Virtual DJ Pro 7 Review

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cdj7 Virtual DJ virtual dj 7 virtual dj 7 review
Last updated 7 August, 2017

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Virtual DJ Pro 7 4 decks
Virtual DJ Pro 7 with four decks running (Click to enlarge.)

Review: Virtual DJ Pro 7

Virtual DJ sometimes gets a bad press. Maybe it’s because the manufacturers and developers, Atomix, began many many years ago making some seriously toy-like DJ software of the same name (mind you, it would run on anything). Maybe it’s because the company doesn’t have “pedigree” by not being an all-round electronic musician’s software developer like Native Instruments. Maybe it’s just because the “Virtual DJ” name itself gets “real” DJs’ backs up. Whatever the reason, it’s relatively common to hear the software being derided by both the aforementioned “real” DJ’s (you’re not a DJ unless you can beatmix 1970s funk on two cassette decks blah blah) and snobby digital jocks (“no pro would be seen dead on Virtual DJ”) having a dig at it. So can Virtual DJ Pro 7 which was released today, do anything to placate either group?

Well, the first thing to say in any review of Virtual DJ Pro 7 is that Virtual DJ is, in fact – and has been for a long time – very good software. It is stable, easy to use, insanely configurable, powerful and because of all of this, wildly popular. It is more immediate than Traktor for the beginner, it will work on just about any hardware, it has busy and helpful user forums, and has been consistently ahead of the pack in many areas, not least video mixing. It also has built-in key detection, something none of the others has managed yet and arguably a must-have DJ tool nowadays.

Multiple decks finally arrive

One area where Virtual DJ was starting to show its age was the number of decks it could support. While you’ve been able to have 10 samples happily looping away in time to the music in Virtual DJ for years, you still had to make do with 2 decks. Not any more. Virtual DJ now has as many decks as you want (up to 99, in fact). While nobody in their right mind is going to want 99 decks, having 4 is certainly worthwhile, especially with controllers like the new Denon DN-MC6000 badged “Virtual DJ” and ready to take full advantage. The four-deck layout is clear on the eye, intuitive and much needed. This alone makes Virtual DJ 7 a cool update.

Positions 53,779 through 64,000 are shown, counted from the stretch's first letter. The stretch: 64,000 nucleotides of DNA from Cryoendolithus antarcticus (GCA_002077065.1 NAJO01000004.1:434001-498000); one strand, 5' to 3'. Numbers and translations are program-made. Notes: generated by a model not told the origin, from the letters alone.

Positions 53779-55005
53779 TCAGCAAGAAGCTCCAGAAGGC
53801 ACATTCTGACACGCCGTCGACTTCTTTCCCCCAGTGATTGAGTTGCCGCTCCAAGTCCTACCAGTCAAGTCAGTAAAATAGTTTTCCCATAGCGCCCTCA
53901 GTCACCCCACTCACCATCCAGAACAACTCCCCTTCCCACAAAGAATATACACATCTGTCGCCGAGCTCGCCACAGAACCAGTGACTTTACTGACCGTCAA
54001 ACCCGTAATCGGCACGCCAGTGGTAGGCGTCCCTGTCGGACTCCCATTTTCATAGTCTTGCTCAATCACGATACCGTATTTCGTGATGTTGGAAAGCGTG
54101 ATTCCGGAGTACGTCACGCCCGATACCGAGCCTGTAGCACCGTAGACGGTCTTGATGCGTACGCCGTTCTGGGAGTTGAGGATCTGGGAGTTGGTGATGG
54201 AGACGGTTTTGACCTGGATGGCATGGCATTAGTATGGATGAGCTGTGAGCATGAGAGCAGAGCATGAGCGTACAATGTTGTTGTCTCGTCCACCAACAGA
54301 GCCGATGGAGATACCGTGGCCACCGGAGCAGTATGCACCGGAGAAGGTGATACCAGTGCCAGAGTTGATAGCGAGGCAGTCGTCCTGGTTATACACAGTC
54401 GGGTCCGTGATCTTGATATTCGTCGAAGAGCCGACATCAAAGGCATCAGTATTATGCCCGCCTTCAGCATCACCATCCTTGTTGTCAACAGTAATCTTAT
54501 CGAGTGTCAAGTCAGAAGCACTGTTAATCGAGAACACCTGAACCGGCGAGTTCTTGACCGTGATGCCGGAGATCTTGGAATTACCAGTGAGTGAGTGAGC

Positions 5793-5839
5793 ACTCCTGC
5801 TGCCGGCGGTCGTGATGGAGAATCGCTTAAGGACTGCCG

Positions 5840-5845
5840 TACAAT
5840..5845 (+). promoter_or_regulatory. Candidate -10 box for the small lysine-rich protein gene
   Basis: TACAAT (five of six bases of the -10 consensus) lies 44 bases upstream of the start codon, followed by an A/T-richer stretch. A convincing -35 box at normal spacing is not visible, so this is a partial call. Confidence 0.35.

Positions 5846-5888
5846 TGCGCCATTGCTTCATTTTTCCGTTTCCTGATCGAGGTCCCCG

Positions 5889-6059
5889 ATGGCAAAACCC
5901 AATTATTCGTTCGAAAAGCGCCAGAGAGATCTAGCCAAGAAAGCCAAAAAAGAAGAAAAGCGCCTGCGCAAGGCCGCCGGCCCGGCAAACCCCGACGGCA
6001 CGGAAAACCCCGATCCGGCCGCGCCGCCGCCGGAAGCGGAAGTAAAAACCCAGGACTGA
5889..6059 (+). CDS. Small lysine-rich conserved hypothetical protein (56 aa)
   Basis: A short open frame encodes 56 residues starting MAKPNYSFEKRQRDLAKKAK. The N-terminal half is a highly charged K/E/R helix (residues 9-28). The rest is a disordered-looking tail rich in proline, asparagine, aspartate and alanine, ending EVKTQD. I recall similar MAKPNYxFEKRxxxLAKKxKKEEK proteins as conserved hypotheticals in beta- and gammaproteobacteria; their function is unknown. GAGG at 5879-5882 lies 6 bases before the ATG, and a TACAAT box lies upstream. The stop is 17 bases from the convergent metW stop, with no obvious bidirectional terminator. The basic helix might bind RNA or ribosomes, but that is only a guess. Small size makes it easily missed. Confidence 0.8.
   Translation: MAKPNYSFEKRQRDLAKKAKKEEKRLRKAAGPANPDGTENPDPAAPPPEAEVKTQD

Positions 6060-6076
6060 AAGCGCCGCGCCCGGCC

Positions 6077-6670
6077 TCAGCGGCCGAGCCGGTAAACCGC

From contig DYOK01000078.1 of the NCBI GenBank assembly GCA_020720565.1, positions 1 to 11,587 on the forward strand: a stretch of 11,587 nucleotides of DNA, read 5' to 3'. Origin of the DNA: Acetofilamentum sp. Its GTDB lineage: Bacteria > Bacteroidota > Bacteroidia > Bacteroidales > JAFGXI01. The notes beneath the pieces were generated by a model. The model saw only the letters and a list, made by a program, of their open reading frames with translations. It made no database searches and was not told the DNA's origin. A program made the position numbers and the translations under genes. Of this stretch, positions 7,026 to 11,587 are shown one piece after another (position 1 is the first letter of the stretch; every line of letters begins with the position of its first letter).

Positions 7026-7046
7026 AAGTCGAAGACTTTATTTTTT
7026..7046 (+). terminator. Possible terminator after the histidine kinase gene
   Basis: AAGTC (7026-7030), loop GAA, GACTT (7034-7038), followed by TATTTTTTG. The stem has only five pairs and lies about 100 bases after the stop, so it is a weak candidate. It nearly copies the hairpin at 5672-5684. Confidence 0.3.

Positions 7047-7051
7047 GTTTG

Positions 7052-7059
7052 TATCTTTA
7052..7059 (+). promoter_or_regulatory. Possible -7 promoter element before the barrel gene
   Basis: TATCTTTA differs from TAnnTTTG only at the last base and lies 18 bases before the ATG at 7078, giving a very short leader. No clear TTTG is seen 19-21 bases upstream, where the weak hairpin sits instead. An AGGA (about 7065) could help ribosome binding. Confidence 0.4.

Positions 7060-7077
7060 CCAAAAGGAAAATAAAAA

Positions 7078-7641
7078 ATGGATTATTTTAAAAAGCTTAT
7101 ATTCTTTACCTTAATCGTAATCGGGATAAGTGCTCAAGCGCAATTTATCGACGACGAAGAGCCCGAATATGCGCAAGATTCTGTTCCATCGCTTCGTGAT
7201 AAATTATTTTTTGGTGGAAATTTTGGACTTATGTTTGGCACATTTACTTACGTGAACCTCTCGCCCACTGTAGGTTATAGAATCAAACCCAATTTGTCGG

In four-deck mode, the decks get a clear colour each – orange, green, red and blue. You can split the waveforms into pairs at the top of the screen, and there are several other waveform choices too, with a new “wave” button to cycle between them. There is a six-deck skin that has all 6 decks along the screen horizontally where you choose which ones are going to be controlled by the main “decks”, although strangely enough, this six-deck skin is not available in the highest screen resolution.

Better routing, inputs and outputs

So long as you have a sound interface that has inputs as well as outputs, you can now wire Line-ins (ie anything analogue) right there into Virtual DJ. That means you can not only sample Line-in sources (to replay, scratch, add FX to etc), but also route them to any deck at will, and you get get full control on the input stream, including applying effects, visualizing beat-waveform, synchronising and beat-matching. I have not had a chance to play with this feature yet, but I am really looking forward to doing so. It’s the same for the microphone. Seen the DJ Shiftee Traktor Kontrol S4 video where he samples his voice thorough the microphone? Think that.